R: Concise Reviews in Food Science
JFS R: Concise Reviews/Hypotheses in Food Science
Food Packaging—Roles, Materials,
and Environmental Issues
KENNETH MARSH, PH.D., AND BETTY BUGUSU, PH.D.
The Institute of Food Technologists has issued this Scientific Status Summary to update readers on food packaging and its impact on the environment.
Keywords: food packaging, food processing
dvances in food processing and food packaging play a primary role in keeping the U.S. food supply among the safest in the world. Simply stated, packaging maintains the benefits
of food processing after the process is complete, enabling foods to travel safely for long distances from their point of origin and still be wholesome at the time of consumption. However, packaging technology must balance food protection with other issues, including energy and material costs, heightened social and environmental consciousness, and strict regulations on pollutants and disposal of municipal solid waste.
Municipal solid waste (MSW) consists of items commonly thrown away, including packages, food scraps, yard trimmings, and durable items such as refrigerators and computers. Legislative and regulatory efforts to control packaging are based on the mistaken perception that packaging is the major burden of MSW. Instead, the U.S. Environmental Protection Agency (EPA) found that approximately only 31% of the MSW generated in 2005 was from packaging-related materials, including glass, metal, plastic, paper, and paperboard—a percentage that has remained relatively constant since the 1990s despite an increase in the total amount of MSW. Nonpackaging sources such as newsprint, telephone books, and office communication generate more than twice as much MSW (EPA 2006a). Food is the only product class typically consumed 3 times per day by every person. Consequently, food packaging accounts for almost two-thirds of total packaging waste by volume (Hunt and others 1990). Moreover, food packaging is approximately 50% (by weight) of total packaging sales. Although the specific knowledge available has changed since publication of the 1st Scientific Status Summary on the relationship between packaging and MSW (IFT 1991), the issue remains poorly understood, complicating efforts to address the environmental impact of discarded packaging materials. This article describes the role of food packaging in the food supply chain, the types of materials used in food packaging, and the impact of food packaging on the environment. In addition, this document provides an overview of EPA’s solid waste management guidelines and other waste manage-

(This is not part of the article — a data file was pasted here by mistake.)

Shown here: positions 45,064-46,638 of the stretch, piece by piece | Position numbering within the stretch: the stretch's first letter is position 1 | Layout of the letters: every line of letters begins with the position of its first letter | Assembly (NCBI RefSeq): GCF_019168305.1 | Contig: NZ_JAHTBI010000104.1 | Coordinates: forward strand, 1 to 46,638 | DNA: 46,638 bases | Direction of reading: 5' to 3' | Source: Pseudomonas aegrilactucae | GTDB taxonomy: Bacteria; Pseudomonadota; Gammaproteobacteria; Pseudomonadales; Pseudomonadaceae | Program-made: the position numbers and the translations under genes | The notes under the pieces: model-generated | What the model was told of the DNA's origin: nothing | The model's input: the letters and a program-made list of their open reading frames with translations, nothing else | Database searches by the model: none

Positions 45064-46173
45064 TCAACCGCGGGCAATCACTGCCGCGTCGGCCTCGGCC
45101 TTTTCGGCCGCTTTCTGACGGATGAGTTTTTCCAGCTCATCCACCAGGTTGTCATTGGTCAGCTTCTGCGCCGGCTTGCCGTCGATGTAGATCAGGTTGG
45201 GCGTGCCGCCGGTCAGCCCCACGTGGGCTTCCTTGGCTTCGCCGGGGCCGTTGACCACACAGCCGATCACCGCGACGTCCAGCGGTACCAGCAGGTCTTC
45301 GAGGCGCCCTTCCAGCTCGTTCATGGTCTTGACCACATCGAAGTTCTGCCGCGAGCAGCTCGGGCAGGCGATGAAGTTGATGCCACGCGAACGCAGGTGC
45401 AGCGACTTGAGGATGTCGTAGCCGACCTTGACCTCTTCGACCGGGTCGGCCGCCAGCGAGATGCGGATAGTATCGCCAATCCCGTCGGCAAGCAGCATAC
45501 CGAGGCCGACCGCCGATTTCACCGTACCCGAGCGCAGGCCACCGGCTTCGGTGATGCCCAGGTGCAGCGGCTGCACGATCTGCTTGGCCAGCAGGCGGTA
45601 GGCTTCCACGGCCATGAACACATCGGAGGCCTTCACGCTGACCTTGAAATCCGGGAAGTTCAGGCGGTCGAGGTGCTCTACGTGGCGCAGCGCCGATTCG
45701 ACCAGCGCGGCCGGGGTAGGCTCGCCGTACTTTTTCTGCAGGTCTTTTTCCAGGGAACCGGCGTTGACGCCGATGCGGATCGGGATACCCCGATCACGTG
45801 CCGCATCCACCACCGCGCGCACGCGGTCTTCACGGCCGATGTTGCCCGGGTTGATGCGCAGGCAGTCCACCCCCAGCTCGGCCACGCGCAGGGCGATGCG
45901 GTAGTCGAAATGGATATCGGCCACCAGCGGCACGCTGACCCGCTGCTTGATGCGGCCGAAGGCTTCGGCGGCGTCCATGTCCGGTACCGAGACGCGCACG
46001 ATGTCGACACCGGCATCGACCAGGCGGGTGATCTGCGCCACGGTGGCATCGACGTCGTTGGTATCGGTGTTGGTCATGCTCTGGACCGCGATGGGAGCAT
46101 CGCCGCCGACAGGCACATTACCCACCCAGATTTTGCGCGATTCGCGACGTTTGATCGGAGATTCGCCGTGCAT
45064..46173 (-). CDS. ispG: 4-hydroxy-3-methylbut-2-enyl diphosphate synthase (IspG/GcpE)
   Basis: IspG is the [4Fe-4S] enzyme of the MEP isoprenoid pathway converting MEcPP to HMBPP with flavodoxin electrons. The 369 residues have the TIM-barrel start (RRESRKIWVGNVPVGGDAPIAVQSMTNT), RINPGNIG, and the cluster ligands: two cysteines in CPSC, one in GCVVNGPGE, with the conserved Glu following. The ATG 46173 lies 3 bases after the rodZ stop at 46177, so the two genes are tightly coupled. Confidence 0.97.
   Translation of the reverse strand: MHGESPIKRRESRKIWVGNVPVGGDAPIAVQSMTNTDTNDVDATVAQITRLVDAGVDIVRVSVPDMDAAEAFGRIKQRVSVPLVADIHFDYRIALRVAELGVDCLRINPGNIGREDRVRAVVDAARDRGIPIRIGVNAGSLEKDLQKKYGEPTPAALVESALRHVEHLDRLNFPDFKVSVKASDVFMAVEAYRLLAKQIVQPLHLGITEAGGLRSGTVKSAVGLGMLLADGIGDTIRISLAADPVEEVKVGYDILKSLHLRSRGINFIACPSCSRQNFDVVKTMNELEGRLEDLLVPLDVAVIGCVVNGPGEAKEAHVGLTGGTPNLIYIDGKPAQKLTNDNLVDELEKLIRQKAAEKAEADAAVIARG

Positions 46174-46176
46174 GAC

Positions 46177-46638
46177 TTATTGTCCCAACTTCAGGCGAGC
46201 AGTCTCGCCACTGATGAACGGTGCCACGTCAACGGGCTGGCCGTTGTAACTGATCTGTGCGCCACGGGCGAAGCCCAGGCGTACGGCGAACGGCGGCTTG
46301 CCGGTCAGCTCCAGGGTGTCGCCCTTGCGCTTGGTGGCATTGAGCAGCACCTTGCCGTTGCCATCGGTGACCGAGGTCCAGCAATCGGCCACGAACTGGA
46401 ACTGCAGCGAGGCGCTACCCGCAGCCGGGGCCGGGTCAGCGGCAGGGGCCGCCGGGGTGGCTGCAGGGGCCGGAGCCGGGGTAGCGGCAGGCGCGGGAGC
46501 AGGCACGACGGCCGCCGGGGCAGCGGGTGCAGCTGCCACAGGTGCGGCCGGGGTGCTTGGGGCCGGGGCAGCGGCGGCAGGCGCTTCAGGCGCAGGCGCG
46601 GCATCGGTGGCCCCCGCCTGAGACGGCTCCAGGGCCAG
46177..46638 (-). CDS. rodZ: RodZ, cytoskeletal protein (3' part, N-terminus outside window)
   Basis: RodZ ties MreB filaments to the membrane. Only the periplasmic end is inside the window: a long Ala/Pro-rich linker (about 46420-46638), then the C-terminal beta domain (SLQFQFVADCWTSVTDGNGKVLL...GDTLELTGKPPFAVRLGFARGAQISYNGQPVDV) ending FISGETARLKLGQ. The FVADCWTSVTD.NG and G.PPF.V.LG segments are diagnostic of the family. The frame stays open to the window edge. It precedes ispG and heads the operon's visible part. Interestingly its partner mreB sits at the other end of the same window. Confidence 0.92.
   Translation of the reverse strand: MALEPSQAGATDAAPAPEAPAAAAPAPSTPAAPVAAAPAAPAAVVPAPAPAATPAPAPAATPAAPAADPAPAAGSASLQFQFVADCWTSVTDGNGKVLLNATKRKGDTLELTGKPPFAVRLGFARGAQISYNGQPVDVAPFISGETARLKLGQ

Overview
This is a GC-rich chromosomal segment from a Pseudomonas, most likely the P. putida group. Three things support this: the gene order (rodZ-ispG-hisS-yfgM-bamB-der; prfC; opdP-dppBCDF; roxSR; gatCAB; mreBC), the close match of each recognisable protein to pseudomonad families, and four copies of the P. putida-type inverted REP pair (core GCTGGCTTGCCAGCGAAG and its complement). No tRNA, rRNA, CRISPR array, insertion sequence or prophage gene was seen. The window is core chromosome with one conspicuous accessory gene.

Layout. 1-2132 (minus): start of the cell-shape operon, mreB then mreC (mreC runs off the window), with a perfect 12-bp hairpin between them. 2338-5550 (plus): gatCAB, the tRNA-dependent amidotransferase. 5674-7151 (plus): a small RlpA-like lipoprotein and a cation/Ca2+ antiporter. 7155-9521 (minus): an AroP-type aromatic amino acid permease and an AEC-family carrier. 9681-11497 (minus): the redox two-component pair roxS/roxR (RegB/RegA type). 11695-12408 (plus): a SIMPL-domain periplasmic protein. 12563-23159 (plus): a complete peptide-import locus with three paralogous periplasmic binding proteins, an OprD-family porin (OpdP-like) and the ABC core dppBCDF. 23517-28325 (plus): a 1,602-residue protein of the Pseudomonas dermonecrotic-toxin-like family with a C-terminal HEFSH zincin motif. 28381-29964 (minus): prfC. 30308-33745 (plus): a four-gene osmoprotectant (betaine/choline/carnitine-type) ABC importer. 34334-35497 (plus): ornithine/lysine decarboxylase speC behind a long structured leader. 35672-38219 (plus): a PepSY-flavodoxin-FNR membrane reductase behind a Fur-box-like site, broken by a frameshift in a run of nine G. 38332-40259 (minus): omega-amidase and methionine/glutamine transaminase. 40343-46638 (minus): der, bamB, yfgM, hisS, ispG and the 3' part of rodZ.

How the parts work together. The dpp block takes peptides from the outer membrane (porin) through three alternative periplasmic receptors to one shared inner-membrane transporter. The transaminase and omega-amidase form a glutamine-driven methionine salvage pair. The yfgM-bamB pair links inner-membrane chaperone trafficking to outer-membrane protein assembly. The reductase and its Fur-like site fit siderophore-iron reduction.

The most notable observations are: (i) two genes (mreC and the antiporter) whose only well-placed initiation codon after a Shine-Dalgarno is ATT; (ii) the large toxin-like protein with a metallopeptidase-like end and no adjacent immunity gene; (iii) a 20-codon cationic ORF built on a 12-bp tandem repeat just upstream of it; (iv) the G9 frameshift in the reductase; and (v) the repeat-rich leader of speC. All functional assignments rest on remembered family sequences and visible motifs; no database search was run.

ment options. Finally, it addresses disposal methods and legislation on packaging disposal.
Roles of Food Packaging
he principal roles of food packaging are to protect food products from outside influences and damage, to contain the food, and to provide consumers with ingredient and nutritional information (Coles 2003). Traceability, convenience, and tamper indication are secondary functions of increasing importance. The goal of food packaging is to contain food in a cost-effective way that satisfies industry requirements and consumer desires, maintains food safety, and minimizes environmental impact.
Food packaging can retard product deterioration, retain the beneficial effects of processing, extend shelf-life, and maintain or increase the quality and safety of food. In doing so, packaging provides protection from 3 major classes of external influences: chemical, biological, and physical. Chemical protection minimizes compositional changes triggered by environmental influences such as exposure to gases (typically oxygen), moisture (gain or loss), or light (visible, infrared, or ultraviolet). Many different packaging materials can provide a chemical barrier. Glass and metals provide a nearly absolute barrier to chemical and other environmental agents, but few packages are purely glass or metal...
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